How do we ensure teachers are giving students the same messages about academic integrity?

As students move through different units of study with different lecturers, they can experience quite varied approaches to academic integrity. This can include different penalties for plagiarism which may result in very different consequences and outcomes. In an analogy to the idea that it takes a village to raise a child, Donald McCabe suggests that we all need to be on the same page, promoting a similar view when it comes to plagiarism and academic integrity. We need to ensure all our students are supported and receive equitable treatment – a responsibility that we all share.

Here we look at our journey at Curtin College, from recognising the gaps and inconsistencies in practice, process and understanding, the steps taken and the results, observations and questions which still remain.

First, taking stock

When we began to look at the evidence back in 2009, it was clear that a significant number of teaching staff were not participating in the process of plagiarism reporting and intervention as it is existed then.

  • Only 10 of our approximately 80 units of study reported plagiarism incidents.
  • Four Communication units accounted for more than half of the reported plagiarism.
  • A number of the units not reporting were units with quite a strong language emphasis (and would be expected to have some degree of plagiarism).
  • The plagiarism policy was publicised at the start of each study period and referred to at staff meetings, but there was no clear process to ensure its principles were actually practised.

The conclusion was that the absence of data from the majority of units did not necessarily reflect an absence of plagiarism in those units. Rather, it probably suggested a lack of consistency in monitoring and reporting of plagiarism across different areas of study and individual teaching staff. The high level of reporting in Communication Skills units was seen to reflect the high level of attention and engagement in relation to academic integrity, rather than an indication of unusually high instances of plagiarism in these units.

Getting proactive

After trying more of the same with limited success, from 2011 we shifted to a more proactive approach to plagiarism and academic integrity with teaching staff. At the same time there were parallel changes in the approach being taken with the students.

  • The ‘Plagiarism Policy’ became the ‘Academic Integrity Policy’
  • A hands-on Professional Development session was devoted to establishing a common understanding of responsibilities and processes which incorporated lecturer input into the redesign of Plagiarism Reporting Forms. Workshop resources included a presentation, plus slides on student quiz questions and case studies to discuss.
  • Plagiarism FAQs for teaching staff were developed
  • Time was allocated for a dedicated staff member to provide ongoing access and support for staff in relation to plagiarism and academic integrity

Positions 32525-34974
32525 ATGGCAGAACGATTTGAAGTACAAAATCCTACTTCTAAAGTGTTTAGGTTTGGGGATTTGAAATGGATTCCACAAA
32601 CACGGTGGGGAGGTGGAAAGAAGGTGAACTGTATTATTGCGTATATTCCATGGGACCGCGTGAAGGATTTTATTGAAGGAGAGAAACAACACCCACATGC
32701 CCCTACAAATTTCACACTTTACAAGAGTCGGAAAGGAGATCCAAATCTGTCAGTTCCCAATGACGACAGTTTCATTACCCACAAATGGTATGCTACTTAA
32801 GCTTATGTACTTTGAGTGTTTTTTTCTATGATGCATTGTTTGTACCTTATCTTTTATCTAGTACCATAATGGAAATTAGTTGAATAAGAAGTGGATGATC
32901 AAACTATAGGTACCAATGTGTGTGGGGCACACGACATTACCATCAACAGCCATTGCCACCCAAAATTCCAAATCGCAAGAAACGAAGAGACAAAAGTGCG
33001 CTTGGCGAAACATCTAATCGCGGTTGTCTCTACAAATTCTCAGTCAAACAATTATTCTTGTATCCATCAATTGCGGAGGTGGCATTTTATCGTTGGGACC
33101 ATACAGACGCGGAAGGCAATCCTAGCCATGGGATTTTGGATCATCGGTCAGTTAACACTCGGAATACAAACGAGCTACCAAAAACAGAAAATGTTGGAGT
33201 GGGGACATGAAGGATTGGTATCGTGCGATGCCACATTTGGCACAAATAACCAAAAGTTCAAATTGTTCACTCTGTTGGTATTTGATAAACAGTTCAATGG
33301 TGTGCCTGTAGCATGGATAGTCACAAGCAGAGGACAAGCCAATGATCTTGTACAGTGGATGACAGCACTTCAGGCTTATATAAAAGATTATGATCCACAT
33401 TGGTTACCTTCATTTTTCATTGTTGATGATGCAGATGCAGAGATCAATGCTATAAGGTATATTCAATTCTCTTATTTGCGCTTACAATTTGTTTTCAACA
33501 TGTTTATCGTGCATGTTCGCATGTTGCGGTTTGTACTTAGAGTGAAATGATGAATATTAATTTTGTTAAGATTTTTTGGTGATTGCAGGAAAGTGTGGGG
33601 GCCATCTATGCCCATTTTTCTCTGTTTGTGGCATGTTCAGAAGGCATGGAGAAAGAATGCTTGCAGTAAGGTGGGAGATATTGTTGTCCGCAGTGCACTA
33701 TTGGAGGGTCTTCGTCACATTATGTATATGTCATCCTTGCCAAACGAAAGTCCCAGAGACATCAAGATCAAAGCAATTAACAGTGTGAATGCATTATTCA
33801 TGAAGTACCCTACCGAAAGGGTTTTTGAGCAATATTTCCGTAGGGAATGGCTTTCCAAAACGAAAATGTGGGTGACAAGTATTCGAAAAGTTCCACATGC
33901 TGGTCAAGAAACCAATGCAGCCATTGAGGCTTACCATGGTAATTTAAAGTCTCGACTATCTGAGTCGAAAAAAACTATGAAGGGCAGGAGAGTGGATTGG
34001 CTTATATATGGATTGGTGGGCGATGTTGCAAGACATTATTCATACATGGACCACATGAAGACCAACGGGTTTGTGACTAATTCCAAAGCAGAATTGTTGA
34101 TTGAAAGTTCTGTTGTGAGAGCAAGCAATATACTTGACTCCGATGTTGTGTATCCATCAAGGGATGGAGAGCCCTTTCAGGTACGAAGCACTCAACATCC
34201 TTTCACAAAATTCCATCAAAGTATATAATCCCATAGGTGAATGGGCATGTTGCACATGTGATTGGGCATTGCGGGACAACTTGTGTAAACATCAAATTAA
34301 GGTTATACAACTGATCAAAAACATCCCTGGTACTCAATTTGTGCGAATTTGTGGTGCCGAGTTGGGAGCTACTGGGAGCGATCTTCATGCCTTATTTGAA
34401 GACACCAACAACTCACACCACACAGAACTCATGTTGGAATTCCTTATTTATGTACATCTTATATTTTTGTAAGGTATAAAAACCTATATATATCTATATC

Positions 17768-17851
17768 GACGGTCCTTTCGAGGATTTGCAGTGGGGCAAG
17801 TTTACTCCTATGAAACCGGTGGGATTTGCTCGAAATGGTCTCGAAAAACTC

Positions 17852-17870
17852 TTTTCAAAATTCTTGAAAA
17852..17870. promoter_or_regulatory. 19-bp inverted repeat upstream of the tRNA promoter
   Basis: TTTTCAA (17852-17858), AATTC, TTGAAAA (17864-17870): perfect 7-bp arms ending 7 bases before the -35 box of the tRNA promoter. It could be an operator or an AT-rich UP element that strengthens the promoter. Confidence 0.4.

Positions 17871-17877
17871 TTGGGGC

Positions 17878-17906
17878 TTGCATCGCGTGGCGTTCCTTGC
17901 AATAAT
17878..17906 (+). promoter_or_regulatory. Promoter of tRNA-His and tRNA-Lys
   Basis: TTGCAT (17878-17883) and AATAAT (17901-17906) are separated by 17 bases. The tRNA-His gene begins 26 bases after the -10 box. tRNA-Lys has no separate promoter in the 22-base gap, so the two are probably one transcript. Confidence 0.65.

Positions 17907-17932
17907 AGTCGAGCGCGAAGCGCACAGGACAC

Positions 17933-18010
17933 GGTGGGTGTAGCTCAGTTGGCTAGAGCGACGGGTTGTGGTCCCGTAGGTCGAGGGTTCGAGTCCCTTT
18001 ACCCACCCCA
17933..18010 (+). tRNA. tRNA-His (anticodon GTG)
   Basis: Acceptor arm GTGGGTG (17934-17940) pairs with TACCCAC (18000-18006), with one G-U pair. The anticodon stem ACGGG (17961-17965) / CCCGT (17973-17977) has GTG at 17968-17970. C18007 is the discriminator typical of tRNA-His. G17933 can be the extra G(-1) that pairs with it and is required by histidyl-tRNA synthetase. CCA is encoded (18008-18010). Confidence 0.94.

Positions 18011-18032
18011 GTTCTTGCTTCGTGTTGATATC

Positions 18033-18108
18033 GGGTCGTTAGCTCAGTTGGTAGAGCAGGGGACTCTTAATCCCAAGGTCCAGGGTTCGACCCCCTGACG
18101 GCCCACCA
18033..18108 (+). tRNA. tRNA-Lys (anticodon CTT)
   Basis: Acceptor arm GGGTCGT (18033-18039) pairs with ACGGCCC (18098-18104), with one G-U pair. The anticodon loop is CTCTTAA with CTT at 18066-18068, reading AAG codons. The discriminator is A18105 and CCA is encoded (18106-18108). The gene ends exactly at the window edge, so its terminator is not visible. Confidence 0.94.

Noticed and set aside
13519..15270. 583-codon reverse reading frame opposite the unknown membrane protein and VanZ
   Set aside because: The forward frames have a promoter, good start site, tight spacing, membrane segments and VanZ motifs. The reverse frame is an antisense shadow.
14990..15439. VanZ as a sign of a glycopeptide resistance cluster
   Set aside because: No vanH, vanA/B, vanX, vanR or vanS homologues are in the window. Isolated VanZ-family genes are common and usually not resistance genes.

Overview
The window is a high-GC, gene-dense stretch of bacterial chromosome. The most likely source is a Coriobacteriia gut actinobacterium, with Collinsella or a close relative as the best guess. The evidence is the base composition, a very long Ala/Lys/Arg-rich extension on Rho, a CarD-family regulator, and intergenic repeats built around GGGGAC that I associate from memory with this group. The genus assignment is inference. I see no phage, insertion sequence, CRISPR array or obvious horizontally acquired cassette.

• An Academic Integrity Quiz was incorporated into our staff induction process (now located on Moodle in the teacher support area, the Teaching Hub). Explore the new 10-question Academic Integrity Quiz:

Seeing positive results

The number of units reporting plagiarism reports more than doubled between 2009-2013, to approximately one-third of units consistently submitting reports of plagiarism. Far from seeing this as an indication of increased plagiarism at the college, we interpret it as an indication of increased engagement and intervention by teaching staff – a view that is reinforced by our interactions and communication with staff.

Some units have reached a stage of decreasing levels of plagiarism due to improved intervention and management. We have continued to revise and refine the processes related to the management of plagiarism. Working directly with staff has resulted in changes to practices which have had positive results in preventing and managing plagiarism in some units. All teaching staff have now completed the Staff Academic Integrity Quiz, a requirement for all new teaching staff.

It may seem that in seeking more staff engagement, measured by the number of reports and number of units reporting, we are actually promoting plagiarism – drumming up business. Not so! Parallel to the work being done to encourage staff engagement in the academic integrity process, there has been significant work aimed at student engagement in the academic integrity process and in plagiarism prevention and intervention.

Where to now?

We have seen significant improvements in staff engagement in the academic integrity process which seem to reflect and reinforce the actions and interventions we have implemented. However, there are remaining issues: there are still units which have a strong language component that are not reporting plagiarism, some staff still seem to think they can deal with plagiarism their way or not at all, and there are staff who still seem largely unaware of the academic integrity policy. We recognise that this is essentially a process of continuous improvement. We need to provide careful and consistent communication to staff about access to documents, the management of plagiarism and academic integrity and, importantly, the support available. We continue to work and improve and live in hope that forms will be completed correctly and we will not hear the words ‘what policy?‘ or ‘there’s a form?’